Trans­gen­der sol­dier fears life set­back af­ter Trump’s tweet

Kuwait Times - - INTERNATIONAL -

The US Army sol­dier took a deep breath be­fore hit­ting the but­ton that sent the email to more than 200 fel­low troops. “All con­sid­ered, I am, and have been, travers­ing what is es­sen­tially a per­sonal mat­ter, but is some­thing I must ad­dress pub­licly,” the email stated. “I am trans­gen­der.”

The April 13 email of­fi­cially ended the se­cret that burned inside Capt. Jen­nifer Sims, who was known as Jonathan Sims. But the feel­ing of re­lief swiftly turned to un­ease last week af­ter Pres­i­dent Don­ald Trump tweeted that trans­gen­der peo­ple were no longer wel­come in the US mil­i­tary. “I read the tweets while I was at work and you know it was dev­as­tat­ing be­cause I still have work to do and here I am read­ing ba­si­cally what sounds like the pres­i­dent of the United States - who is the com­man­der in chief, he is the ul­ti­mate boss of the mil­i­tary - telling me and any­body else that is trans­gen­der that we are fired,” Sims said.

Pen­tagon of­fi­cials say the pol­icy will re­main un­changed with­out of­fi­cial White House guid­ance. But for Sims, the un­cer­tainty has been up­set­ting. “So in the ini­tial mo­ments af­ter the tweet, I saw my­self forced into the state that I was in be­fore I started tran­si­tion­ing - a state of de­pres­sion, ex­haus­tion and in­abil­ity to en­joy things,” said Sims, 28, who spoke to The Associated Press on her own be­half and not on that of the Army.

The re­ver­sal of the Obama ad­min­is­tra­tion pol­icy that al­lows trans­gen­der peo­ple to serve openly and re­ceive mil­i­tary med­i­cal cov­er­age for tran­si­tion­ing from one gen­der to another also could af­fect her phys­i­cally. Sims has been on hor­mone ther­apy by her mil­i­tary doc­tor since Novem­ber. If she in­ter­rupts the treat­ment, her body will re­vert to be­ing male.

“It would be very dif­fi­cult to have to go through that,” said Sims, who is based at Ho­hen­fels, a USArmy garrison in the Ger­man state of Bavaria. Grow­ing up in Min­nesota and Florida, Sims, a high school foot­ball player, never felt com­fort­able be­ing male. The son and grand­son of mil­i­tary vet­er­ans qui­etly came to terms with iden­ti­fy­ing as a woman a year af­ter join­ing the Army R.O.T.C., but out­wardly kept it a se­cret “be­cause I wanted to con­tinue serv­ing,” Sims said. Sims stopped so­cial­iz­ing, feel­ing drained over wor­ries about be­ing mas­cu­line enough, and in­stead fo­cused on work, serv­ing in Afghanistan, In­done­sia and Ger­many. Her sis­ter, Natasha Sims, 24, said she saw “empti­ness” in her eyes.

Af­ter the De­fense De­part­ment an­nounced in 2015 that it was con­sid­er­ing al­low­ing trans­gen­der troops to serve openly, Sims told Natasha and their par­ents. When the pol­icy be­came of­fi­cial in June 2016, Sims said she felt the mean­ing of the word free­dom per­son­ally af­ter spend­ing years fight­ing for it for her coun­try. “It was the best day of my life re­ally,” Sims said.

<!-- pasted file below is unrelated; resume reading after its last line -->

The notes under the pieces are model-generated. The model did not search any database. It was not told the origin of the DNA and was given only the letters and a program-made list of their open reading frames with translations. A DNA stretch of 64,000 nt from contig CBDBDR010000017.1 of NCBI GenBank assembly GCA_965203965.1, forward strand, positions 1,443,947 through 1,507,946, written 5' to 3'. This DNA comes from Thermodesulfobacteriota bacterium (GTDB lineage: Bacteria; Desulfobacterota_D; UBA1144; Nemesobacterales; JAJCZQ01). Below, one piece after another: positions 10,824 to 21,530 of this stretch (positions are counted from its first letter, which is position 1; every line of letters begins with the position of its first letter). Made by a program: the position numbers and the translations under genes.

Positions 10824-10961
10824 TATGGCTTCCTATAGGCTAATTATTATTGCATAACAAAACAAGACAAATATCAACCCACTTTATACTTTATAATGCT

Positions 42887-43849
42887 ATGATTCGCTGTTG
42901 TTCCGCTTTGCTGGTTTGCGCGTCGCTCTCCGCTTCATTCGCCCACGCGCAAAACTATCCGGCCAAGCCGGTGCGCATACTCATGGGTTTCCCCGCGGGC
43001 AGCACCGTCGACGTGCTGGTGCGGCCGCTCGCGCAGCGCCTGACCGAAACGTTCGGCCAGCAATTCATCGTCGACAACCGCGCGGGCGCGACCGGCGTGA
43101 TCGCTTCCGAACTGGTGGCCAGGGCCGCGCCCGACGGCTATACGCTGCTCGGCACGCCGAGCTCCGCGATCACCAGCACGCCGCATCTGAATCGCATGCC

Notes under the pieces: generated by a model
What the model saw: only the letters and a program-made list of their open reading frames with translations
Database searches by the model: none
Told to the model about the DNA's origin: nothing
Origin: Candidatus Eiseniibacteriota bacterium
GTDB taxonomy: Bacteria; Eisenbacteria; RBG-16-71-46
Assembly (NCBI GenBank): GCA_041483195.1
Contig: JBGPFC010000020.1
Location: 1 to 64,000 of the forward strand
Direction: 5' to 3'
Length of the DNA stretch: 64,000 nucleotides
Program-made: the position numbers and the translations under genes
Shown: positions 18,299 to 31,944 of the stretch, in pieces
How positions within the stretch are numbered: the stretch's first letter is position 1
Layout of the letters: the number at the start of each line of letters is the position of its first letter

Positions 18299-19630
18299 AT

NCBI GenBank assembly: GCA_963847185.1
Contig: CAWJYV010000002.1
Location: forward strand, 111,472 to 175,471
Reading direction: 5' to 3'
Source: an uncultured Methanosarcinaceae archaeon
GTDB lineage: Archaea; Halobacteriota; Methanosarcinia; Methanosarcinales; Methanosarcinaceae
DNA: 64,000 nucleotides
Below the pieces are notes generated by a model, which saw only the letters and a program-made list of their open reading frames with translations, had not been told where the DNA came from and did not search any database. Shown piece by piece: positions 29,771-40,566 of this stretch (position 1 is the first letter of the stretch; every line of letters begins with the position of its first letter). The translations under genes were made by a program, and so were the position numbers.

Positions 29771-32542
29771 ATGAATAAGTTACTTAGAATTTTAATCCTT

Sims made an ap­point­ment with the be­hav­ioral health of­fice, was given a di­ag­no­sis of gen­der dys­pho­ria and started hor­mone ther­apy in Novem­ber. Five months later, she de­cided to tell fel­low troops. She first told her two clos­est col­leagues, Capt. Bran­don Shorter and another in­fantry of­fi­cer. They were at a loss for words. Af­ter Shorter got home, al­low­ing it to sink in, he texted Sims about how that was brave.

“In­fantry of­fi­cers are best de­scribed as brutish. So Capt. Sims pulled me and another brute aside face to face. That took a lot of courage and that’s the first thing that went through my mind, mixed in with sur­prise,” Shorter said. Sims then an­nounced the “per­sonal change” to more than 200 other troops. It was not an emo­tional email. The sea­soned mil­i­tary of­fi­cer wrote how a life­time of dis­com­fort had peaked three years ago. Sims metic­u­lously ex­plained gen­der dys­pho­ria, an­nounced she was Capt Jen­nifer Sims, not Jonathan, and out­lined the steps she would take to fully tran­si­tion to a woman.

“Of­fi­cially in DEERS, my gen­der will re­main male un­til my med­i­cal tran­si­tion is com­plete, which means I will still com­port to male stan­dards and use male fa­cil­i­ties,” she wrote, re­fer­ring to the acro­nym for the De­fense En­roll­ment El­i­gi­bil­ity Re­port­ing Sys­tem, a kind of HR data­base for US mil­i­tary per­son­nel. “While it is my pref­er­ence for peo­ple to re­fer to me with fe­male pro­nouns, if you are un­com­fort­able with this, there is no re­quire­ment to do so, I only re­spect­fully re­quest you re­fer to me by my proper name, Cap­tain Sims,” the email stated. Sims as­sured her unit the change “if any­thing, will only make me more pro­duc­tive and ca­pa­ble, as I no longer have to live two per­sonas.” Five sol­diers sent emails back with words of en­cour­age­ment. Most didn’t re­spond. For a few days, there were mur­murs of “hey did you see the email?” The force had just un­der­gone train­ing ex­plain­ing what was ex­pected in re­gards to trans­gen­der sol­diers.

Sims is the first trans­gen­der per­son Shorter has known. The unit is ba­si­cally full of “young men want­ing to chew on nails and prove how tough they are and rightly so since they are in­fantry men,” Shorter said. There are only about eight women among the 500 sol­diers in the bat­tal­ion. He had a lot of ques­tions “be­ing nat­u­rally cu­ri­ous and want­ing to be a good friend be­cause we didn’t re­ally have a per­sonal re­la­tion­ship. He’s, ex­cuse me, she’s - see I still slip up some­times - a sin­gle cap­tain, I’m mar­ried with two daugh­ters.

— AP

BERATZHAUSEN: In this July 29, 2017 photo trans­gen­der US army cap­tain Jen­nifer Sims poses prior to an in­ter­view with The Associated Press.

Newspapers in English

Newspapers from Kuwait

© PressReader. All rights reserved.